It is hard to believe that in five months’ time, Theo Walcott will turn 30 years old. It it is 12 years since he was the shock teenage inclusion in Sven Goran-Eriksson’s England squad for the 2006 World Cup squad. It is a decade since he scored a hat-trick for the Three Lions away to Croatia in a 4-1 thrashing in qualifying for the 2010 World Cup.
The game was Fabio Capello’s just second competitive fixture as manager, and only Walcott’s fourth cap, having not been selected at all during Steve McClaren’s ill-fated tenure.
Starting ahead of David Beckham for the second game in a row, the 19-year-old’s first two goals were carbon copies of one another. Finding acres of space on the right hand side of the box, he lashed past Stipe Pletikosa into the far corner in minutes 26 and 59 respectively. After seeing Wayne Rooney make it three and Mario Mandzukic pull one back for the hosts, Walcott completed his hat-trick eight minutes from time as he calmly finished from a one on one scenario after being played through by Rooney.
Despite having not even reached his 20s, Walcott’s international career could arguably be said to have peaked on that night in Zagreb.
He did not score again for England for another four years – going 21 matches without netting. In total he has recorded just five further goals in a total of 47 caps for his country, and has not appeared for the national team since a friendly against Spain in November 2016. Of the five international tournaments that England have qualified since Walcott’s inclusion in the 2006 World Cup squad, he has been selected for just one of them, Euro 2012.
But maybe that is being a little harsh on the winger, whose exclusion from a couple of squads has been either been branded as slightly harsh or put down to injury troubles. Incredibly, Walcott actually has the highest win percentage with England (70.2%) out of any player ever to have earned more than 40 caps for the Three Lions. In addition, he has never lost a competitive match with the national side.
So is there a way back in for him after a two year exodus? Gareth Southgate continually puts on emphasis on players needing to be featuring regularly at club level in order to be selected, and Walcott would likely have had that in mind when he joined Everton in January after fading out of the picture in his 13th season at Arsenal.
It perhaps would have been fitting for Walcott to return to the national team fold as England return to Croatia tonight for the first time since that 4-1 victory. A call up certainly wouldn’t have been undeserved, with the winger recording three goals and two assists for the Toffees so far this season.
Speaking in August, Walcott said of his international ambitions: “obviously you always want to play for your country. I’ve got 47 caps and I want that to be a lot more”.
But perhaps there is just not a place for Walcott in this young and fresh England side. The winger’s teammates in his last international included Joe Hart, Phil Jagielka, Andros Townsend and Aaron Cresswell, players who sum up the bland nature of the squad back then compared to the current crop. If Walcott, 29, had been picked for this month’s fixtures, he would have been the oldest in the squad by 15 months.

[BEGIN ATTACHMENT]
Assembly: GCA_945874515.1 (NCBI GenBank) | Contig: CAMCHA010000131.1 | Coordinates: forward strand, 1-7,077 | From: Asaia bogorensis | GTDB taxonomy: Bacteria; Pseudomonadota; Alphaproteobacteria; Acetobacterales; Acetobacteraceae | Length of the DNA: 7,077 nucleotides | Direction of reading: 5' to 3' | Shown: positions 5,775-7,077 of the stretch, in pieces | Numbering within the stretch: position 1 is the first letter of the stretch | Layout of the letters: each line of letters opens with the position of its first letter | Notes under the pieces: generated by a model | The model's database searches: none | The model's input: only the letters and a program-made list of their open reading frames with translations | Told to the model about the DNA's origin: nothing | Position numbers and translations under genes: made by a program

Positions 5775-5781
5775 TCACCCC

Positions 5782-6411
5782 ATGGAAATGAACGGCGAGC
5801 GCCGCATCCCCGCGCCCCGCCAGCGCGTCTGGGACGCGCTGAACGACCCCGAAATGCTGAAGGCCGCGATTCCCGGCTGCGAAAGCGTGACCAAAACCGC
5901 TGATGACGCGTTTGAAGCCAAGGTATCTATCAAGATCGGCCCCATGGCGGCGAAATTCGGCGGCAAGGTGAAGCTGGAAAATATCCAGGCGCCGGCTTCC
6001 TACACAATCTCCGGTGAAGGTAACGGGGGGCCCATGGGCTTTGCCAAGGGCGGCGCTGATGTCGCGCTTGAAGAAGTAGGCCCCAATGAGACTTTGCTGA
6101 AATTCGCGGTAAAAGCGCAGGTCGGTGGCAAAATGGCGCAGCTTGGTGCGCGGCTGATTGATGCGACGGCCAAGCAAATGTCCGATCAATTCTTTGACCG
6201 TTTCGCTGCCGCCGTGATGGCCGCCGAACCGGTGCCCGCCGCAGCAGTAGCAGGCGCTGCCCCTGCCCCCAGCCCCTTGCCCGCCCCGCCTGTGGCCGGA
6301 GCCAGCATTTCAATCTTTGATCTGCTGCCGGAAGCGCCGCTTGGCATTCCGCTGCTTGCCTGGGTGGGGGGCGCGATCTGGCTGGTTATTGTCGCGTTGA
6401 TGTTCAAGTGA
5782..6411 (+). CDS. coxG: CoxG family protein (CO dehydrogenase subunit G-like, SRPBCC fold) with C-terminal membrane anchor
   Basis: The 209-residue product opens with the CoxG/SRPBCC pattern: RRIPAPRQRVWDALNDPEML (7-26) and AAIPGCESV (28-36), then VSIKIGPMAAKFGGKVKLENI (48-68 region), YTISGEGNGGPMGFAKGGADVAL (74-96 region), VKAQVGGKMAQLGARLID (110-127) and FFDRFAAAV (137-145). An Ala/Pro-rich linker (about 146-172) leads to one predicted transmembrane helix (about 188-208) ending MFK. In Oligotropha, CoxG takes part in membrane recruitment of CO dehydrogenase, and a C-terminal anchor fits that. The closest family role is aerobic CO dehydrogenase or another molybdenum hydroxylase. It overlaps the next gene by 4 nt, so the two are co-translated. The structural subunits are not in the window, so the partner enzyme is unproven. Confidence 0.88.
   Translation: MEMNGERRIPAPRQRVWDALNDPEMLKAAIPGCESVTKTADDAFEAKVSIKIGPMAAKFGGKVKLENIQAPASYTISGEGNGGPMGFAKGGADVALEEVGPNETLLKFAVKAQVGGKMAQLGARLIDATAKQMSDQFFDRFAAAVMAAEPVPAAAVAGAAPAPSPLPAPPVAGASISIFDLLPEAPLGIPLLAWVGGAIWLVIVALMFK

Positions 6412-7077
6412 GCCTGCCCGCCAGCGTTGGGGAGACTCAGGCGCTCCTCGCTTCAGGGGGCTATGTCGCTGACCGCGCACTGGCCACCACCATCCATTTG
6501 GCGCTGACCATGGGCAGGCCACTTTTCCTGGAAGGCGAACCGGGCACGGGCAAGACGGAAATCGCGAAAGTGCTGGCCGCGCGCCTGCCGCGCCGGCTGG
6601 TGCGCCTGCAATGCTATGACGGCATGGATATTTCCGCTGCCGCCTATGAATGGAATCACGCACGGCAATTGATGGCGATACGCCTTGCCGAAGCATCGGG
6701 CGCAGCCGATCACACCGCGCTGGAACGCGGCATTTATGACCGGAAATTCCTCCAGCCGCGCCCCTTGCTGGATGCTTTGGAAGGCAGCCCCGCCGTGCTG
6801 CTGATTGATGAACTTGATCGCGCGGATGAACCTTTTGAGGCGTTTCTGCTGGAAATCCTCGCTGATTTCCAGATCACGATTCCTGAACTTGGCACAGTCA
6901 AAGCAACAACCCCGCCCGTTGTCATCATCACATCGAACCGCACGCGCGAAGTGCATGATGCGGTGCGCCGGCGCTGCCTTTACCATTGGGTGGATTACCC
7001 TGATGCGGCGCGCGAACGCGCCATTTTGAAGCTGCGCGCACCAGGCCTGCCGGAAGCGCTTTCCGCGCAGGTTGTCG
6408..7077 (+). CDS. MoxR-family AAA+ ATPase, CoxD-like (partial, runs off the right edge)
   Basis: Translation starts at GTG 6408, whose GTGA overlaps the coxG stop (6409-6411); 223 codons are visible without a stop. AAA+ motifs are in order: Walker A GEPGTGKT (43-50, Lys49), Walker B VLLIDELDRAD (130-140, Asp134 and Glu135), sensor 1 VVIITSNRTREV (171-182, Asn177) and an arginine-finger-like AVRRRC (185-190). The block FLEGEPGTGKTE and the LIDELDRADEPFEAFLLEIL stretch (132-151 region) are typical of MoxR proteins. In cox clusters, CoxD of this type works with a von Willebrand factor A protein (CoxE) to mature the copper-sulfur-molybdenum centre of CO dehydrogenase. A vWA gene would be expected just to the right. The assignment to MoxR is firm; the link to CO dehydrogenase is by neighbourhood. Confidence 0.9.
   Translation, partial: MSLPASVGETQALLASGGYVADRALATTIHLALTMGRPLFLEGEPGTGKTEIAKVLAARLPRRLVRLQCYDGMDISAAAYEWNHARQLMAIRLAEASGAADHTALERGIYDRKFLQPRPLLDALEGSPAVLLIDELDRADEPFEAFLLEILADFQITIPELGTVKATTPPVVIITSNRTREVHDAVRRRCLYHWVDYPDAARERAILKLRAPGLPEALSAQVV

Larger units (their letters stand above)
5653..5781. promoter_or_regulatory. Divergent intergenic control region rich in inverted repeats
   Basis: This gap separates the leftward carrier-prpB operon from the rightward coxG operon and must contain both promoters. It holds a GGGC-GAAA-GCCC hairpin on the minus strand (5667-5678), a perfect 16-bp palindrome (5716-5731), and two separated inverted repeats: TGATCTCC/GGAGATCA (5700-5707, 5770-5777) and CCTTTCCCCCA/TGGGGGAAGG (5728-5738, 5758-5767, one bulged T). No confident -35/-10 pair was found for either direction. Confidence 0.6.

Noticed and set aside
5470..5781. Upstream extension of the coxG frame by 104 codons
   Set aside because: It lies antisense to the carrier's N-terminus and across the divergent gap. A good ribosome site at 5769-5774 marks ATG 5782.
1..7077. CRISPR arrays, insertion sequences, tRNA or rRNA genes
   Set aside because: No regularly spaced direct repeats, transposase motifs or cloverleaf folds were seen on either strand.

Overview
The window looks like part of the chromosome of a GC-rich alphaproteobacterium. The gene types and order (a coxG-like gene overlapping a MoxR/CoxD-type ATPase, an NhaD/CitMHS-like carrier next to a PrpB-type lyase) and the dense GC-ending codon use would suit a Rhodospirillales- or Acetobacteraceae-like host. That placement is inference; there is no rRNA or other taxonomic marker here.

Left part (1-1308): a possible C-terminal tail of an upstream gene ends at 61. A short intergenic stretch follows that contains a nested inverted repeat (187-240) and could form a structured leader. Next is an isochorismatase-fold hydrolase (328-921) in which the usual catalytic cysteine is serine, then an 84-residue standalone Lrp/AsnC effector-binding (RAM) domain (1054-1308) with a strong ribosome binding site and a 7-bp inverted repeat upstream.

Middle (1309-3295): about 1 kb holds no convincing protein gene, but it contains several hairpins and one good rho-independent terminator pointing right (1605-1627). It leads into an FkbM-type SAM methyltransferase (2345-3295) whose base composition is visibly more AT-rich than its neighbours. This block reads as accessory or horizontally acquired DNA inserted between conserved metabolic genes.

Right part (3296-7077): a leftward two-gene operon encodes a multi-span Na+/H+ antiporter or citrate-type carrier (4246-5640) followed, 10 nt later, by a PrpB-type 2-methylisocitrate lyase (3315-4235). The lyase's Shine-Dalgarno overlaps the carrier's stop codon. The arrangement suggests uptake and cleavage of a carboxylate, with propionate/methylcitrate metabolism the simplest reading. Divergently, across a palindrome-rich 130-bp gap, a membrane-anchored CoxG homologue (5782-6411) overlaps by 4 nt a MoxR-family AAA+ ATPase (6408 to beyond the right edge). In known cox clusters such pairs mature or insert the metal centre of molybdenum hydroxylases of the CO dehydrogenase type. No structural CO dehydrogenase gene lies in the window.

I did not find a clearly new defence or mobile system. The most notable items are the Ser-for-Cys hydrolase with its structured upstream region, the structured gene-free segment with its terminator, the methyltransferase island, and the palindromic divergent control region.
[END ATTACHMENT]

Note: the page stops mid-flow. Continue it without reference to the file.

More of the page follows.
What’s more, if you were to categorise Walcott, a fair label might be ‘a pacy winger’. It was the reason why he generated so much hype when he first broke onto the scene, but also the reason why he may be lacking relevancy in the modern game, certainly with Southgate’s England. ‘Pacy wingers’, to use the term again, simply aren’t needed as often anymore. Meanwhile, England aim to play out from the back, with width being provided by wing-backs as opposed to wingers. The most likely role Walcott could play would be sitting just behind the striker as Raheem Sterling did at the World Cup. But the Manchester City man and Marcus Rashford are at least two better options in that position.
Another player clearly ahead of Walcott in Southgate’s thinking is 18-year-old Jadon Sancho, with the Borussia Dortmund forward being one of a number of headline inclusions in last week’s ground-breaking squad announcement that was indicative of the direction the team is heading in. James Maddison (21) and Mason Mount (19) will also be hoping to make their debuts against Croatia, whilst Ben Chilwell (21) will likely make his first start.
It’s a lot of pressure to be placing on young shoulders for such a crucial UEFA Nations League fixture, but Walcott feels that Sancho especially is more than capable of performing for his country:
“He can deal with it, he’s been in the Dortmund dressing room, he’s played at their stadium which is fantastic. He won’t be fazed at all.
“It’s completely different now, there are a lot of young players in that group. When I came through there was Frank Lampard, Steven Gerrard – completely established players in the team – so it’s a different environment I would say.
“Of course, it’s still daunting, but when you get down on the field and play football that’s all you want to do, you just want to play, it doesn’t matter who it’s for.
“You just want to go out there and do your best and I’m sure everyone will.”
Whilst he doesn’t specify, it is implied that Walcott feels he personally struggled to fit in consistently with England due to an intimidating dressing room atmosphere.
But with this promising and ego-less group of players that has an average age of just under 23 and a half years old, Southgate is certainly providing an environment in which young players can thrive. We’re entering the unknown slightly with this England team, but let’s hope it’s not a false dawn like Walcott’s Zagreb treble ten years ago.